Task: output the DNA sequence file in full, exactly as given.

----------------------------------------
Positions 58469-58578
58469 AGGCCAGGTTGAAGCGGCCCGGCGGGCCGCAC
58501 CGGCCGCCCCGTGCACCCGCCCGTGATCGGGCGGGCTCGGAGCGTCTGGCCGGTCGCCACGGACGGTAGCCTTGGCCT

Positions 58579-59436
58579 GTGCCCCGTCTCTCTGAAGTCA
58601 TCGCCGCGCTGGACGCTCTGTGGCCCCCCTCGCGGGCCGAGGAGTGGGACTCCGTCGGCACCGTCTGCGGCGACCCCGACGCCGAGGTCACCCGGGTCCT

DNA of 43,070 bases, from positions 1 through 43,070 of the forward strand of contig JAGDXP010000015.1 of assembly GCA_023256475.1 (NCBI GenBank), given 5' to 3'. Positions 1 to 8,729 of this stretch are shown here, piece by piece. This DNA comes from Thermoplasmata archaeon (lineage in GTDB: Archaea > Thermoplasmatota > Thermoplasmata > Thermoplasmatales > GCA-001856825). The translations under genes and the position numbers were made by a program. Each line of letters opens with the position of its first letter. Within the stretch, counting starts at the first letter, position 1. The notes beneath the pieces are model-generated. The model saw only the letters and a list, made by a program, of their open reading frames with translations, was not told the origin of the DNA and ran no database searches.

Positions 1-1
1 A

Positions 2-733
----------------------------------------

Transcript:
Positions 58469-58578
58469 AGGCCAGGTTGAAGCGGCCCGGCGGGCCGCAC
58501 CGGCCGCCCCGTGCACCCGCCCGTGATCGGGCGGGCTCGGAGCGTCTGGCCGGTCGCCACGGACGGTAGCCTTGGCCT

Positions 58579-59436
58579 GTGCCCCGTCTCTCTGAAGTCA
58601 TCGCCGCGCTGGACGCTCTGTGGCCCCCCTCGCGGGCCGAGGAGTGGGACTCCGTCGGCACCGTCTGCGGCGACCCCGACGCCGAGGTCACCCGGGTCCT

DNA of 43,070 bases, from positions 1 through 43,070 of the forward strand of contig JAGDXP010000015.1 of assembly GCA_023256475.1 (NCBI GenBank), given 5' to 3'. Positions 1 to 8,729 of this stretch are shown here, piece by piece. This DNA comes from Thermoplasmata archaeon (lineage in GTDB: Archaea > Thermoplasmatota > Thermoplasmata > Thermoplasmatales > GCA-001856825). The translations under genes and the position numbers were made by a program. Each line of letters opens with the position of its first letter. Within the stretch, counting starts at the first letter, position 1. The notes beneath the pieces are model-generated. The model saw only the letters and a list, made by a program, of their open reading frames with translations, was not told the origin of the DNA and ran no database searches.

Positions 1-1
1 A

Positions 2-733